Sponsors:  Hudson River Sloop Clearwater, Riverkeeper, SEnRG, NYS Assemblymember Sandy Galef, NYS Senator Peter Harckham, Westchester County Legislators Colin Smith and Catherine Borgia and others. 

Invitees: Invitations were actively extended to key stakeholder and decision-makers, and to the media.  This included Federal, State and local elected and appointed officials, including the NYS PSC; members of the Indian Point State and Local Task Forces, the NDCAP and others.  The Forum is free and open to the public.   

For further information:  Manna Jo Greene, Environmental Director, Hudson River Sloop Clearwater: mannajo@clearwater.org  845-265-8080 x 7113  or Matt Salton, Clearwater Environmental Associate at matt@clearwater.org  914-844-9821


Background Information:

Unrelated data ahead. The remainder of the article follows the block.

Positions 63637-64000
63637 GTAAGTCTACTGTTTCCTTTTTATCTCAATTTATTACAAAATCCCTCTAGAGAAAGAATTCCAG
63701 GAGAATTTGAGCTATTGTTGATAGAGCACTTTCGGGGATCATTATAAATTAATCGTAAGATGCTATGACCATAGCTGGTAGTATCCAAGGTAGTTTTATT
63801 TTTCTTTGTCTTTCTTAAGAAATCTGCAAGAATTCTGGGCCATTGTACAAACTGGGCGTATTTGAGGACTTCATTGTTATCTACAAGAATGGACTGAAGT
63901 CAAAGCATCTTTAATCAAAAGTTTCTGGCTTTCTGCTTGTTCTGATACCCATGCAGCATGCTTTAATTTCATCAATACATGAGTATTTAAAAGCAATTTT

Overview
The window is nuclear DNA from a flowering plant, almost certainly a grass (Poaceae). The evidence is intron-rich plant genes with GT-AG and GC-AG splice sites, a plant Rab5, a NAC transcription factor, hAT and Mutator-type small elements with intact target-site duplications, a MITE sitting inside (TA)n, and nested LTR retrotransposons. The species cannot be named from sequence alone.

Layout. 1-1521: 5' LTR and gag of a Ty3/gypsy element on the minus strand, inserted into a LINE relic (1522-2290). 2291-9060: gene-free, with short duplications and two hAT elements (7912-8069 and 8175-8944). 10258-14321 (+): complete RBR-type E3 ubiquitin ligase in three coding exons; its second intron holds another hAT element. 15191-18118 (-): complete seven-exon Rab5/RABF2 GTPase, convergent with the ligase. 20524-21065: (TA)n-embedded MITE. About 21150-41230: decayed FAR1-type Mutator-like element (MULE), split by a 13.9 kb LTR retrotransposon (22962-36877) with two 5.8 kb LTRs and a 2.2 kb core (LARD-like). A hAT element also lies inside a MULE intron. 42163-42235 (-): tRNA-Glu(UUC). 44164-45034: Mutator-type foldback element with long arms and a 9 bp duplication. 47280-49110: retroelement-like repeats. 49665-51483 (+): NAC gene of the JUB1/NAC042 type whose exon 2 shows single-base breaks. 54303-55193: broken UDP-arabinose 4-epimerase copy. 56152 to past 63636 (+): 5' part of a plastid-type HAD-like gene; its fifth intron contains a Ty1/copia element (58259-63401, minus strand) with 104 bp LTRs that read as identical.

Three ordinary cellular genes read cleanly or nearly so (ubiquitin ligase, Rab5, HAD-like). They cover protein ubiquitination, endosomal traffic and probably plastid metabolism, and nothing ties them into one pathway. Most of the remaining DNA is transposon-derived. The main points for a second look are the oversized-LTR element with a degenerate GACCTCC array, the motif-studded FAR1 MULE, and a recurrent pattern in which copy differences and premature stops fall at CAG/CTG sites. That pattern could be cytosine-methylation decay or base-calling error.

This online forum with elected officials, experts, and advocates provided information on an issue of the highest importance for this region: the future of the Indian Point nuclear plant.  Indian Point will permanently cease operations in April 2021 and is entering the decommissioning phase.  The current owner Entergy wants out, and has tapped a subsidiary of Holtec International to take over the plant’s licenses.  The Nuclear Regulatory Commission is widely expected to approve the license transfer to Holtec soon — but there are problems with and widespread opposition to Holtec’s ownership of Indian Point. 

Holtec would bring no money of its own to Indian Point’s decommissioning, and has not offered the financial assurance needed to demonstrate it can complete this massive and difficult job.  Its business model involves laying claim to billions of dollars in public money (including Indian Point’s Decommissioning Trust Fund and Department of Energy funds), and keeping as much of it as possible for its own profit.  Holtec lacks experience with nuclear plant decommissioning, and what experience it has does not inspire confidence.  It claims it can decommission Indian Point in record time, but it’s feared Holtec, which would own the plant via a limited liability corporation, could walk away with the job half done, leaving New York to shoulder the cost of cleaning up the site and managing high-level radioactive waste.